Travel Report Eight

Beijing

A walled city was built on the site 3000 years ago, but Beijing only became a contender for capital following the Mongol invasion in 1213. it was a northwards shift of power, consolidated when Kublai Khan (grandson of Genghis Kahn) formally became the first emperor of the Yuan dynasty in 1271.

The urban population of Beijing is more than 18 million, and the metropolitan area has close to 25 million. It has the world’s busiest metro system , and is famous for poor air quality (caused by a combination of dust from deserts of northern China, and the emissions from cars, factories and heating systems).

Alas, many hutongs were destroyed and replaced by modern towers. It was well-meaning, of course, but a tragic loss. Fortunately, many still stand, and their value as communities is now recognised.

The hutongs are part of Beijing’s character – narrow lanes of dull grey brick, unexciting on the outside. But inside there are often courtyard residences, which are wonderful famiy-centred havens from the busy city.

The writer seems to have been a pioneer. Just twenty years ago the hutongas were still undervalued as a special feature of Beijing.

They were built over a long period, starting more than 700 years ago and continuing up until the final imperial dynasty, the Qing. So they have seen fascinating history.

“The highpoint of my first visit to Bejing in 2003, was a visit to a courtyard home. I emerged from the Forbidden Palace to be confronted by an array of pushy trike riders, offering me a ride to my hotel. I was declining, but one young guy looked more earnest than most. I asked him to take me to the hutongs. I had no idea where we were going. Sometimes, you just choose to trust. He took me to the old home of a political leader from the 1950s – I can’t remember who. It was the significance of the place, not of any individual, that struck me.”

Following a peasant revolt in 1644, Manchu people (from Manchuria, in China’s northeast) took Beijing and established the final imperial dynasty. The Qing emperors built the Summer Palace, which lies northwest of the city.

This is one of seventeen arches of an ornamental bridge at the Summer Palace.

Dynasties end and new ones emerge through life and death power struggles – certainly that was the case in the transition from Yuan to Ming dynasties, culminating in 1368. During the Ming era, Beijing and Nanjing were ‘co-capitals’, but it was at Beijing that the Forbidden City was built, between 1406 and 1420. The Temple of Heaven dates from the same era.

Marco Polo and Beijing
Contact across Eurasia is not a modern phenomenon. People move, people trade. They just don’t always write about it. Marco Polo did, and so his name is associated with east-west contact. The Silk Road was already trading between east and west, when the Polos travelled. Indeed, the Polos were travelling with a caravan of traders when it was attacked by bandits.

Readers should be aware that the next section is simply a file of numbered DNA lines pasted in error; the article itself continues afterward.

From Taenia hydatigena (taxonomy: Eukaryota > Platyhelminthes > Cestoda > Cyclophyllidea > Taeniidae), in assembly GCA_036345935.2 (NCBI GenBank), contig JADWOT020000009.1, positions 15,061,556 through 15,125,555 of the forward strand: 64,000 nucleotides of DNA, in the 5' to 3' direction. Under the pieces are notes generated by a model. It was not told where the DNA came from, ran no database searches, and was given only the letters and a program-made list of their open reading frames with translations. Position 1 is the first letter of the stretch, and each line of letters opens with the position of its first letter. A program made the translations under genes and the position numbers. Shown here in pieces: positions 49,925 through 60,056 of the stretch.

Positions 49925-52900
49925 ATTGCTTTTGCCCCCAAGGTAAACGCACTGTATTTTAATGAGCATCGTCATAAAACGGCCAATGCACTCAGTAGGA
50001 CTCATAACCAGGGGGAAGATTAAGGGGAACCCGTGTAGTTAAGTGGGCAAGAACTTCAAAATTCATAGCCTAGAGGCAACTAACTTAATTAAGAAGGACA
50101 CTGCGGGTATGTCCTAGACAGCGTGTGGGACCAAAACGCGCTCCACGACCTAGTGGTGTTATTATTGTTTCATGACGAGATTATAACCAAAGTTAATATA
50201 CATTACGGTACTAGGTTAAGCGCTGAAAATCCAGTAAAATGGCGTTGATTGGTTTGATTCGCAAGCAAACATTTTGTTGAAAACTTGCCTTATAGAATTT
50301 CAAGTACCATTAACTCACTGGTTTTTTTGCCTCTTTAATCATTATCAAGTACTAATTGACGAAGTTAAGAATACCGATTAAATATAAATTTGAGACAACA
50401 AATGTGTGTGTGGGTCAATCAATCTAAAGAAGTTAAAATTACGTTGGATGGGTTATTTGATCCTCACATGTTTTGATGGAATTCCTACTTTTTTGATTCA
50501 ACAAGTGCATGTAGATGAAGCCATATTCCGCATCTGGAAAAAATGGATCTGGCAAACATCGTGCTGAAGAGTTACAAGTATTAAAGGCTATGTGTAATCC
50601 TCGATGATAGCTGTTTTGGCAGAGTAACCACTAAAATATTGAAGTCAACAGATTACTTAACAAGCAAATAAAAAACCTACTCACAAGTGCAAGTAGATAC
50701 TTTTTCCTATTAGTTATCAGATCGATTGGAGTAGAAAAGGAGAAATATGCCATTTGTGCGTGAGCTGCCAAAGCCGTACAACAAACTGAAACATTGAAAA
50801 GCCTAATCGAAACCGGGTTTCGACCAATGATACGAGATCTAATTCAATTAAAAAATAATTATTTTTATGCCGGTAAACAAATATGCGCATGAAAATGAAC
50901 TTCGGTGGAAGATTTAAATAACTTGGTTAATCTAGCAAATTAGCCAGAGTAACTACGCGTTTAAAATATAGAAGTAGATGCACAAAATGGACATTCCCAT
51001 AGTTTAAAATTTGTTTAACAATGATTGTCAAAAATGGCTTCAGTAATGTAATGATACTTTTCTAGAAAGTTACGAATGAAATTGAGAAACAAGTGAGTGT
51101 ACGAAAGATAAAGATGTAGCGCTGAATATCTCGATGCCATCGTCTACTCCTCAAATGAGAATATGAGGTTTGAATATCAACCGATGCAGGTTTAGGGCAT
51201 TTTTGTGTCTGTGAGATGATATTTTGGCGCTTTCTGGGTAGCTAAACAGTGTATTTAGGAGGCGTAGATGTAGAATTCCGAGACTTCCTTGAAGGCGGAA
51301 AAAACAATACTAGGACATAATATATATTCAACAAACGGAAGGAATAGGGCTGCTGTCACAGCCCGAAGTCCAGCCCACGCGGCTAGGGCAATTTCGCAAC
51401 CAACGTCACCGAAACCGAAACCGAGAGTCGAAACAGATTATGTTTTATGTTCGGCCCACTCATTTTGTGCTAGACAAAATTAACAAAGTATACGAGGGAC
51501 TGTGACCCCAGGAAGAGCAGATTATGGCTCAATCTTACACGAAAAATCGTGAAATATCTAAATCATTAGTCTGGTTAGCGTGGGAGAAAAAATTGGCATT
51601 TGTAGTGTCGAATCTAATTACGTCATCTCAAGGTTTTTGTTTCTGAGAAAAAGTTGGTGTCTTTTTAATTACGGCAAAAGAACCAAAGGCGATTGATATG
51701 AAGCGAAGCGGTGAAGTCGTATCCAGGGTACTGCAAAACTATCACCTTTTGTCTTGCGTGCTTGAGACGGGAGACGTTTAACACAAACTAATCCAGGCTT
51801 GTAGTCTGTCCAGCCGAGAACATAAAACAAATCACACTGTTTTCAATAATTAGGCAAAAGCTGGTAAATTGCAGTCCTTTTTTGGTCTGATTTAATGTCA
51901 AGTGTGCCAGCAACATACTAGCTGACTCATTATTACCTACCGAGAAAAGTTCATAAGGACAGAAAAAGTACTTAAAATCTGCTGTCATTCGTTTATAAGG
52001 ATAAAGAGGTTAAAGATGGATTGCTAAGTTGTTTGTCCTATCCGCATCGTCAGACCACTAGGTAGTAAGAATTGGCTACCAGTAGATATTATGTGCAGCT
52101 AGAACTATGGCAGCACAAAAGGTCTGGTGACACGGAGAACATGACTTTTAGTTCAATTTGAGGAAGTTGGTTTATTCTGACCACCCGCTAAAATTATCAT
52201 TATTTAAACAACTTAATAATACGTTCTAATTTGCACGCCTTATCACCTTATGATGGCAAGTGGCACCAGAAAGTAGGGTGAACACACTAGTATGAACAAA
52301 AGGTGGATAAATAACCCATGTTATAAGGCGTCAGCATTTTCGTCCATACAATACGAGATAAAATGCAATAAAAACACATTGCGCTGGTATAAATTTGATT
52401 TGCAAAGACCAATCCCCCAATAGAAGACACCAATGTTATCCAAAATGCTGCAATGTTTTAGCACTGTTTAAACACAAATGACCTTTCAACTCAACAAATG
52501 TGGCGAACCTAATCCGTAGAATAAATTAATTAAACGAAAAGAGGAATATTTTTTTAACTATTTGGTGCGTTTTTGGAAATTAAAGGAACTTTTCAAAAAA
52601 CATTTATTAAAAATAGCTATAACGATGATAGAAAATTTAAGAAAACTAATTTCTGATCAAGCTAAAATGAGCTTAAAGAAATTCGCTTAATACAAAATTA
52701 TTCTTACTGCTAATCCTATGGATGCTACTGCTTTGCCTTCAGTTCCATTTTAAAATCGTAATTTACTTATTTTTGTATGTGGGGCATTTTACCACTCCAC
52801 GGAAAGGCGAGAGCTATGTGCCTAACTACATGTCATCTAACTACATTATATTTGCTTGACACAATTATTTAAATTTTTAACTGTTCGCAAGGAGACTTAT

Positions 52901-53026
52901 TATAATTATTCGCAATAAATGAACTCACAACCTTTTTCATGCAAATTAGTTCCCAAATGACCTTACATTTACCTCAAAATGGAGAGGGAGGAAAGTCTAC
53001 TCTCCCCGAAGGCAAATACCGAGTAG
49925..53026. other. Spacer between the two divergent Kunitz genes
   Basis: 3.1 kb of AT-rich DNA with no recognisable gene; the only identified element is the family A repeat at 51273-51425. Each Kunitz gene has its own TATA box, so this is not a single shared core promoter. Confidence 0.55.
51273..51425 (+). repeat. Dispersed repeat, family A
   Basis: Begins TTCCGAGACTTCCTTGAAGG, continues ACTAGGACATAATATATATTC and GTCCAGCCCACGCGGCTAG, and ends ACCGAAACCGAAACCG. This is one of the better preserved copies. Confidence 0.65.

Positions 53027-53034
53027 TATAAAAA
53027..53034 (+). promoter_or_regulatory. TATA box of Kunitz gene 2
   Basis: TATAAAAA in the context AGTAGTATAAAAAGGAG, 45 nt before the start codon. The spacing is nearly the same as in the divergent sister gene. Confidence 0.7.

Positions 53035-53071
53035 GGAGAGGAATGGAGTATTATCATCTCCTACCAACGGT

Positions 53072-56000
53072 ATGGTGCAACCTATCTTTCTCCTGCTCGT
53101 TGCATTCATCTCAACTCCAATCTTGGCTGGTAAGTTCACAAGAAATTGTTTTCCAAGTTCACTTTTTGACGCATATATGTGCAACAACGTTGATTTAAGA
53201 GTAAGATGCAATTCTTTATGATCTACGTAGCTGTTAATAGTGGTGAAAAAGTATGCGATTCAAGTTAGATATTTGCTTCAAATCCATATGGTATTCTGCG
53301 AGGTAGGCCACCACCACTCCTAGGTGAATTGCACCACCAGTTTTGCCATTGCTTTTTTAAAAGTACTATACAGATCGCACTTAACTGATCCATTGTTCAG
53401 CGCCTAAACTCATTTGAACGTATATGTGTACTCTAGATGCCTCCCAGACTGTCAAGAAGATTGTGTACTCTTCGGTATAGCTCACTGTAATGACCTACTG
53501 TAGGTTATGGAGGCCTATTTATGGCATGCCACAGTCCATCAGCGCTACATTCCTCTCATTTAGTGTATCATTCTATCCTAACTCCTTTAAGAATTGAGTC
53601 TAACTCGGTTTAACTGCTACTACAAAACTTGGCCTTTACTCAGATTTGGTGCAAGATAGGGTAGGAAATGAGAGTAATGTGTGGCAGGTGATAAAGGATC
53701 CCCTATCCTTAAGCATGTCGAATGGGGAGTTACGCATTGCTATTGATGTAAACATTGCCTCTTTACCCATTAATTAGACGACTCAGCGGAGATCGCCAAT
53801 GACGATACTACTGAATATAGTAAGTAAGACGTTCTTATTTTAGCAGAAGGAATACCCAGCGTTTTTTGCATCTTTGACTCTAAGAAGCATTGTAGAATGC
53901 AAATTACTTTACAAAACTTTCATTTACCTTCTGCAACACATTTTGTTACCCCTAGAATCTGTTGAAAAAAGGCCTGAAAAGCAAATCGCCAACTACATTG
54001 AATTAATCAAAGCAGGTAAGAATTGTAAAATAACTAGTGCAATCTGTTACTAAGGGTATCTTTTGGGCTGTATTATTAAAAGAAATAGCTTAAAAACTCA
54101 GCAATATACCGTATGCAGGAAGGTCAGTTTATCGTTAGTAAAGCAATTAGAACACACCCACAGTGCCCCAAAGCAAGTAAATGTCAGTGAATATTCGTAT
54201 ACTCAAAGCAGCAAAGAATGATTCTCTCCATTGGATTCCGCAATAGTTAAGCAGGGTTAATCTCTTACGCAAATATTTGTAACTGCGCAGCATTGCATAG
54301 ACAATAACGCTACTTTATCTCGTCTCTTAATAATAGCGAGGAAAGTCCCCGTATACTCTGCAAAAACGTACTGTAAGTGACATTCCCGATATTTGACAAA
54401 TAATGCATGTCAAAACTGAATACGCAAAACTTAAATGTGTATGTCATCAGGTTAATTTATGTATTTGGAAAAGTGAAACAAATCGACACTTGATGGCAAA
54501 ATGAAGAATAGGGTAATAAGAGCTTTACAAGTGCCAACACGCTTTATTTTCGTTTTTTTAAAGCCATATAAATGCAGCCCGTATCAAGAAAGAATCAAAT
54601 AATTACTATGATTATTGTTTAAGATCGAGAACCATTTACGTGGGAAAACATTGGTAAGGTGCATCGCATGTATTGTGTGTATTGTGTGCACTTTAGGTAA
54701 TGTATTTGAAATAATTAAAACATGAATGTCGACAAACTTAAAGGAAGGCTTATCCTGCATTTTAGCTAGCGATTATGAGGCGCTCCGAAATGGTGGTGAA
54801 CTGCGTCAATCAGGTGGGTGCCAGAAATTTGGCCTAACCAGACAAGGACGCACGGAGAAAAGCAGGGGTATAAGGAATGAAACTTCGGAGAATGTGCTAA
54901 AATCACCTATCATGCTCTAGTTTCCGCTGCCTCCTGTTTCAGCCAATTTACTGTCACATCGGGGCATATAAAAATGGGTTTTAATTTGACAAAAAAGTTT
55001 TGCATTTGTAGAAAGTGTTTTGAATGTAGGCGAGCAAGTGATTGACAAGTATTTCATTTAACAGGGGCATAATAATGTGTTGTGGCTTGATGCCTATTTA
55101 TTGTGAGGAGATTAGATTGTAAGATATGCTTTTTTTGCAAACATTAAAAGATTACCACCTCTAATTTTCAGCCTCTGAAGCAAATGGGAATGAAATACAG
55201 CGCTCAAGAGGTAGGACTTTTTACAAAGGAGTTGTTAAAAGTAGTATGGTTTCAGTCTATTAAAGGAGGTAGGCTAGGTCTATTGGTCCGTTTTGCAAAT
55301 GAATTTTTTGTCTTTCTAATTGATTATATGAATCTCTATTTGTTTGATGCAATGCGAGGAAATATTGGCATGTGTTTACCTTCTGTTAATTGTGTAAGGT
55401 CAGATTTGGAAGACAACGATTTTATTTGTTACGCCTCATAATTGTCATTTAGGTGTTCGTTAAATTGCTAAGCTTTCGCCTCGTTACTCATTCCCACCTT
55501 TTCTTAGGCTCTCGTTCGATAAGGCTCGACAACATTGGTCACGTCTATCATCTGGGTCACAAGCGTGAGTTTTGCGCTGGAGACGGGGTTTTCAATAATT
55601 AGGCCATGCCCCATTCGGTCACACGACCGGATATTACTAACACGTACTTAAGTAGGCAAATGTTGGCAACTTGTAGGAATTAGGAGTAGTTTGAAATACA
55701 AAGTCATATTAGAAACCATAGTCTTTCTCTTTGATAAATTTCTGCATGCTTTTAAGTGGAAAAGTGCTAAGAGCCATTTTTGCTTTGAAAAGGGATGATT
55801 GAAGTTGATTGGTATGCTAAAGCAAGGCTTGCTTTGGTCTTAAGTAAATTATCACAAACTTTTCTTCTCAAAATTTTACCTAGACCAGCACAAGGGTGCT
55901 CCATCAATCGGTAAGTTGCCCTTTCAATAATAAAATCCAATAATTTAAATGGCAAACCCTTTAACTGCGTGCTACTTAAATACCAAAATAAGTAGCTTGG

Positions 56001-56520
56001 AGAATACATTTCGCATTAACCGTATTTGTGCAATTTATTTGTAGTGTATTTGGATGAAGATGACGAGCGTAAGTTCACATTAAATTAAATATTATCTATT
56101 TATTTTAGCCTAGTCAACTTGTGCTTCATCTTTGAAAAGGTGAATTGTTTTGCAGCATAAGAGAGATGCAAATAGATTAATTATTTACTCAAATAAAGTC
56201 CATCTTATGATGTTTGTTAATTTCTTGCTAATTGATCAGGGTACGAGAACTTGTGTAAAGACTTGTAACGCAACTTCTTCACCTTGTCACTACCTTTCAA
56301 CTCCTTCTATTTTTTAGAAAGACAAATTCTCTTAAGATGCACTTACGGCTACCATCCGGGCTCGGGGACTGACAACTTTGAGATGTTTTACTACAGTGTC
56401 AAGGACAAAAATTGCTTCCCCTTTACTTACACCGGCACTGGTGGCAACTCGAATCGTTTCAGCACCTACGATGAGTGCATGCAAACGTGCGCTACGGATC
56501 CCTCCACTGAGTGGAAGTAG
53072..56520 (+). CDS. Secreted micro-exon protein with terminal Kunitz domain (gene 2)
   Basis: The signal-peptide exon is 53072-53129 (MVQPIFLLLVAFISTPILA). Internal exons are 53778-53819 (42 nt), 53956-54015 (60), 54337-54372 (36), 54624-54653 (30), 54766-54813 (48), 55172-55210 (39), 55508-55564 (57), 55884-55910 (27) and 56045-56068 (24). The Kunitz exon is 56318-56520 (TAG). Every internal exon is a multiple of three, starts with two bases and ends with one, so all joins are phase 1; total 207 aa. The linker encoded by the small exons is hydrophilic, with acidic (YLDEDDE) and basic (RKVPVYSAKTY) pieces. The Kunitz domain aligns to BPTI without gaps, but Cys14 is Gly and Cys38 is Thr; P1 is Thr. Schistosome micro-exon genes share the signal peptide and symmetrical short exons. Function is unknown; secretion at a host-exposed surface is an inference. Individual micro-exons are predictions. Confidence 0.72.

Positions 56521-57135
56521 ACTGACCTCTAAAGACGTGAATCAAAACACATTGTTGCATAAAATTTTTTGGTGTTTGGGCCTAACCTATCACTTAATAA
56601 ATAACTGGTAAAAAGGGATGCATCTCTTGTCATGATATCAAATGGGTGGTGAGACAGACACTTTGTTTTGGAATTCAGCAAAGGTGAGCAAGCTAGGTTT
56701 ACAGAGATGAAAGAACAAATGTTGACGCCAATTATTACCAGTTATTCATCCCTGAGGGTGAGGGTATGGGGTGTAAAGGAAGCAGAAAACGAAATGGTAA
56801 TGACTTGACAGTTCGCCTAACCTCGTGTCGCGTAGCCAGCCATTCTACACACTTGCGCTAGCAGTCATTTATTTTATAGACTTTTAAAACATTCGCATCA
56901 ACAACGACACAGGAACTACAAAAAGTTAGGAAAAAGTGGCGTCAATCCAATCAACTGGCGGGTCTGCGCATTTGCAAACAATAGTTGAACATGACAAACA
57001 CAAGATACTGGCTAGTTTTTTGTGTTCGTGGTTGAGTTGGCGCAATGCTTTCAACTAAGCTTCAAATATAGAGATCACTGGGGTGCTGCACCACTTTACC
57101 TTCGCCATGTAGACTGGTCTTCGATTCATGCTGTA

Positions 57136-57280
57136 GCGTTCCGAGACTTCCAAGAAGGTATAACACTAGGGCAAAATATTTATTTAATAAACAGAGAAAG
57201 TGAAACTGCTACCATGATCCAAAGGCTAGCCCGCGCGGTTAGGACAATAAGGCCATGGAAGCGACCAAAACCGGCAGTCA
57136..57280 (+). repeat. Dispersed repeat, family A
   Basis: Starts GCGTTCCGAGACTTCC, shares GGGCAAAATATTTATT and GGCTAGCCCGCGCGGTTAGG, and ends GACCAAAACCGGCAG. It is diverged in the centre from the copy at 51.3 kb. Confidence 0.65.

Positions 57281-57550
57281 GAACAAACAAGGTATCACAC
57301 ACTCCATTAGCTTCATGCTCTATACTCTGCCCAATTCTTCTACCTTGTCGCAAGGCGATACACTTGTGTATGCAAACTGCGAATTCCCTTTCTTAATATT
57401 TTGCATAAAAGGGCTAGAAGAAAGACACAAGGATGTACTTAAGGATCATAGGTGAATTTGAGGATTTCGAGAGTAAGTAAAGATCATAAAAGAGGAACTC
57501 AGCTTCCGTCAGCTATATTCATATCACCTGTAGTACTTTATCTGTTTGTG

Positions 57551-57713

To Marco Polo, who travelled with his father and uncle from Venice to China, and back, in the years 1271 to 1295, the city was Cambuluc, probably based on its Turkic name of Khanbaliq, city of the Khan. This would be Kublai Khan, grandson of Genghis Kahn, and first emperor of China’s Yuan Dynasty, between 1271 and 1294.

It is not one wall but several, built at different times, from the time of the ‘first emperor’, Qin Shi Huang around 220 BC to the Ming Dynasty in the 17th century. It formed a division between the settled agricultural populations to the south and the nomads to the north.
The Great Wall

A section of the Great Wall is not far outside Beijing’s northern outskirts. Certainly the city makes the most convenient point from which to reach it.

The sections nearest to Beijing are of the later kind (Ming Dynasty) with parapets, roadways and towers of wonderful brickwork and masonry. But what makes it most beautiful is the way that it rises and falls along line after line of hills.

Badaling is probably the most popular (that is, crowded) location and is 70 km from Tiananmen Square, whereas Simitai is about 130 km away. Both of these locations have cable cars from the valleys. Walks are possible between some but certainly not all of the access points. In parts, the walls are unrestored, rough underfoot, and steep. It is important to seek detailed information before travelling. For the casual visitor, hotels will provide this, as well as travel details. Those intending to walk any distance should research carefully.

Peking Duck is the famous local dish. Peking is the former name given by westerners to the city. They presumably found that ‘Peking’ sounded almost the same as ‘Beijing’, as in the modern pinyin representation.
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